If you’ve got your hands on the latest Google Pixel 4 and Pixel 4 XL, there are a lot of new additions that you’re yet not familiar with. While the new handset boasts some forward-facing additions like the Motion Sense technology and the 90Hz display, there are several other that are not readily available in the Settings. Yes, we’re talking about Android’s hidden “Developer Options”. We previously covered how users can enable Developer Options on the OnePlus 7 Pro and if you are not familiar with the mechanism, we’re going to show you how you can enable Developer Options in Pixel 4 and Pixel 4 XL.
Enable Developer Options On Pixel 4 and Pixel 4 XL – Step by Step Instructions
The Developer Options in Android 10 are richer than ever with more controls over how the operating system works. On the Google Pixel 4, you can tweak the 90Hz refresh rate, force dark mode and much more. So let’s dive in to see how you can enable Developer Options on Pixel 4 and Pixel 4 XL.
1. Open the Settings app.
2. Navigate to About Phone.
3. Scroll down to the bottom and tap on the Build Number 7 times in quick successions.
4. You will be asked to put in your PIN code.
5. Once you do that, you will get a message that “You are now a developer!”
That’s all there is to it. The process is fairly simple and holds controls beyond the stock settings. If you have successfully enabled developer options on Pixel 4 and Pixel 4 XL, you can access it through the Settings. Here’s how:
1. Open Settings.
2. Tap on System.
3. Tap on Advanced which will expand more options and one of these will be Developer Options.
You will find several new additions in Android 10 and the list of options also varies from phone to phone. Nonetheless, there are some pretty useful ones included as standard, so be sure to check them out.
That’s all there is to it, folks. This is the easiest way how you can enable Developer Options on Pixel 4 and Pixel 4 as well. You can check out the screenshots for more details. If you’re not a fan, you can always disable the feature by toggling it off as shown above.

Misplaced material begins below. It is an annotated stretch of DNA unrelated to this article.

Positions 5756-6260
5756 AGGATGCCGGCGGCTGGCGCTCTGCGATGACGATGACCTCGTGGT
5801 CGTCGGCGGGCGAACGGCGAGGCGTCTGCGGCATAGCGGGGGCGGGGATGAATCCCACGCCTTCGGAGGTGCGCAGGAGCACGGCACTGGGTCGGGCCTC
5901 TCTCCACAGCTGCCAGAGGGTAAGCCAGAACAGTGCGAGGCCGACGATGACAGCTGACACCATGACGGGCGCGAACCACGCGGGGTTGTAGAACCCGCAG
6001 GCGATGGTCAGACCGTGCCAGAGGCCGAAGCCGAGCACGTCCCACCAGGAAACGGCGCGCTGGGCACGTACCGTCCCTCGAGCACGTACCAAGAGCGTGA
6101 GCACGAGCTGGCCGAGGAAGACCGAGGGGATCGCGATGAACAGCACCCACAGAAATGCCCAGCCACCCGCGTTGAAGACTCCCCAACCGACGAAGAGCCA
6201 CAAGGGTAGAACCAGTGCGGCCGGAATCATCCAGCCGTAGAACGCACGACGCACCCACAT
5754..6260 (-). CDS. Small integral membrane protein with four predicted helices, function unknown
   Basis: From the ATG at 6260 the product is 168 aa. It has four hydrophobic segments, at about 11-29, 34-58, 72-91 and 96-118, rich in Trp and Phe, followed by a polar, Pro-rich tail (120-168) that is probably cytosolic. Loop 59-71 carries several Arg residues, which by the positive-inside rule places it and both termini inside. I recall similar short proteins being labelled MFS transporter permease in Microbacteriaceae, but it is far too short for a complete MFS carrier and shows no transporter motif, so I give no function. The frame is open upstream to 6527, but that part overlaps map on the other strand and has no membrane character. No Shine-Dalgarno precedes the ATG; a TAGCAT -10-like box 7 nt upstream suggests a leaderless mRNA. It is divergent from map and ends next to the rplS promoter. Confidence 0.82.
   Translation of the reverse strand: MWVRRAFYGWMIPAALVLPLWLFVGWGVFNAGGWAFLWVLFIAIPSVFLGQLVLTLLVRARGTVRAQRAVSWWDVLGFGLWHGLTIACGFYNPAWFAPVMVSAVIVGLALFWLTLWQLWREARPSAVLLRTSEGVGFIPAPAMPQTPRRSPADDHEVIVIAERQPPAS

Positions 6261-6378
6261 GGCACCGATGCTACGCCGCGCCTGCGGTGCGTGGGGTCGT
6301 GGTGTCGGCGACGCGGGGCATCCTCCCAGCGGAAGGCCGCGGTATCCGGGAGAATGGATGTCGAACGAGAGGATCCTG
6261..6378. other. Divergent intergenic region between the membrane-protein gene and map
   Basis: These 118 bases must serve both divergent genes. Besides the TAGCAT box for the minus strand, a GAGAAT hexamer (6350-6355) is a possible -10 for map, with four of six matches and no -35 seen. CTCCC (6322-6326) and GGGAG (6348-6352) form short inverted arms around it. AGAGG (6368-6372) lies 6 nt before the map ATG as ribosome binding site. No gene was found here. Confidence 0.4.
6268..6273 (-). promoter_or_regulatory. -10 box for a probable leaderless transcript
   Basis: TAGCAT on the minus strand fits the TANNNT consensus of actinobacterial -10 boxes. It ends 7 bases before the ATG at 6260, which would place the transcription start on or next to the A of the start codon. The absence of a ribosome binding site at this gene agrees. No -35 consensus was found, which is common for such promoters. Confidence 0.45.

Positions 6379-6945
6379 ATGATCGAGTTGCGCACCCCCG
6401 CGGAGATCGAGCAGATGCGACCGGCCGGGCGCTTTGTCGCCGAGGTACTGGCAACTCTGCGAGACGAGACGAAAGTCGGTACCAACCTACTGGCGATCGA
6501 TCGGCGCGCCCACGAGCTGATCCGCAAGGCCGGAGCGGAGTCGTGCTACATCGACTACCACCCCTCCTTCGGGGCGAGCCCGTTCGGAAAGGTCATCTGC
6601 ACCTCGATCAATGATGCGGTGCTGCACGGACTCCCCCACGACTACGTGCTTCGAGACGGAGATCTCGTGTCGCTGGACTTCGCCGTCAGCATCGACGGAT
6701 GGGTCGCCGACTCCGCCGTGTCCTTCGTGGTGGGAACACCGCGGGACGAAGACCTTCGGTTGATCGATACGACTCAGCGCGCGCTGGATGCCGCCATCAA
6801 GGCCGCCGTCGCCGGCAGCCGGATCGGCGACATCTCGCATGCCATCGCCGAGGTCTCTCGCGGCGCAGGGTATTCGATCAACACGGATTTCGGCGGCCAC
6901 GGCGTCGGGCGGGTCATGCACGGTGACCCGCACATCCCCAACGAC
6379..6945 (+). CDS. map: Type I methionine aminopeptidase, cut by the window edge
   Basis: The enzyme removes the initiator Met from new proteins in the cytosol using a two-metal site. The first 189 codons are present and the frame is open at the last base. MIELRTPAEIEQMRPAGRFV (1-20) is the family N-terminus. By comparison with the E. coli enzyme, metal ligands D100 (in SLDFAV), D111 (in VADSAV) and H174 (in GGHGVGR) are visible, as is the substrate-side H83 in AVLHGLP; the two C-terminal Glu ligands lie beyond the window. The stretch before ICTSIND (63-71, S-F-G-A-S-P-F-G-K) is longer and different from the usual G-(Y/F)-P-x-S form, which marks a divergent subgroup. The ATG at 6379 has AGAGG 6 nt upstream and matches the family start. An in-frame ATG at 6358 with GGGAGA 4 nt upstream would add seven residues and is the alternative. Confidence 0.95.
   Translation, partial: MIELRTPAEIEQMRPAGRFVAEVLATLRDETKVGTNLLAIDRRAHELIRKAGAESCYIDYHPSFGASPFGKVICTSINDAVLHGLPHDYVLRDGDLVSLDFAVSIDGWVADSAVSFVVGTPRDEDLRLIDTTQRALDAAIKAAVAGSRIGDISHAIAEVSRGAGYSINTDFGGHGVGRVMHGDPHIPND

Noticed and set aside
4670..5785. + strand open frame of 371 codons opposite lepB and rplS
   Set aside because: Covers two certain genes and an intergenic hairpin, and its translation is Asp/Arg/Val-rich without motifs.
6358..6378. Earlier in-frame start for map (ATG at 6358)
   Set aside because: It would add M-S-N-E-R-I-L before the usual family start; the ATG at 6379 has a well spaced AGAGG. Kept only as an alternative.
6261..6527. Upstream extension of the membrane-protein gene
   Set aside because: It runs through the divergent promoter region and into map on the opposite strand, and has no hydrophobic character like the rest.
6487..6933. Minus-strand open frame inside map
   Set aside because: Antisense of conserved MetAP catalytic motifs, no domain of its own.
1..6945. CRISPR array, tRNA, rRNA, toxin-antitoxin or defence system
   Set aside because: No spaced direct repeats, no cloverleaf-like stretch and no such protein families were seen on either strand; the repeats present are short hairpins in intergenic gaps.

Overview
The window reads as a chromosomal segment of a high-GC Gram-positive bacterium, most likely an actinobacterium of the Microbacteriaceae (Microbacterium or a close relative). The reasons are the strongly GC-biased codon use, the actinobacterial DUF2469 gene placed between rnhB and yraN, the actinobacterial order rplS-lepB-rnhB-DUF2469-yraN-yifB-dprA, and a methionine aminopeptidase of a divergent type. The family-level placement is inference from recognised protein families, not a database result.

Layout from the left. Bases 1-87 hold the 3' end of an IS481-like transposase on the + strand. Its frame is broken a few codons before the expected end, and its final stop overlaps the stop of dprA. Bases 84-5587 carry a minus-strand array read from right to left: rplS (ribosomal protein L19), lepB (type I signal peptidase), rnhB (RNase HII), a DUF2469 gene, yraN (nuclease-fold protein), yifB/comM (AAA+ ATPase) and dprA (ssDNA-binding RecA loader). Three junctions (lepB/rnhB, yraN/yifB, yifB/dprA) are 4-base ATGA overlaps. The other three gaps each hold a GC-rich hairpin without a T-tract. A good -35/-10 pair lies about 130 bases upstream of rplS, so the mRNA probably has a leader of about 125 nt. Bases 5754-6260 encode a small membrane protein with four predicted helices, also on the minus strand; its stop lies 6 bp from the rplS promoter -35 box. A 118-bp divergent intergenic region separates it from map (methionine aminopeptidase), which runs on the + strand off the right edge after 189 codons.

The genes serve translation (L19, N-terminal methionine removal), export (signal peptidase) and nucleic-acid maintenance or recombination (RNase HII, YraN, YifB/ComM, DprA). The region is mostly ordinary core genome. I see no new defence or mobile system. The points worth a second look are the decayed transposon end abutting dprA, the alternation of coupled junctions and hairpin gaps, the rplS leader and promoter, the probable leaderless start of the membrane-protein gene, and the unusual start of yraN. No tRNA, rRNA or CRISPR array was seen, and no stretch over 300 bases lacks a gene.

What your favorite feature on Pixel 4? How often do you use Motion Sense on your device? Let us know your thoughts in the comments.
Take a few minutes and tweak some settings to get better battery life on your new phone.
A couple of tweaks can make a huge difference in battery life.
The Pixel 4 and Pixel 4 XL can take some amazing photos, but early reviews (and my own experience) all point to poor battery life. It’s not clear what the main culprit is, but hopefully, Google will be able to address it through future software updates.
Until then, there are a few steps you can take to maximize the battery life of your Pixel 4, some of which includes turning off some of the Pixel 4’s new features. Yes, that’s inconvenient, but when your phone is powering off before the end of the day some sacrifices are necessary.
Here are five things you can do to improve battery life on your Pixel 4 or Pixel 4 XL.
1. Disable Always-On Display
It’s convenient to have the time and pending notifications constantly showing on your phone’s screen, but an Always-On Display shortens your phone’s battery life.
Turn off Always-On Display by going to Settings > Display > Lock screen Display and turn off Always on.
Keep in mind: The higher the refresh rate, the bigger the impact on battery life.
Screenshots by Jason Cipriani/CNET
2. Turn off Smooth Display
The Pixel 4’s display has a maximum refresh rate of 90Hz, but that comes at the cost of battery life. Out of the box, the phone will automatically switch between 60Hz and 90Hz depending on what you’re viewing, but you can turn off Smooth Display in an effort to squeeze the most power out of your phone’s battery.
Go to Settings > Display > Smooth Display and turn it off. With Smooth Display disabled, your phone’s display will stick to a 60Hz refresh rate, and save some battery in the process.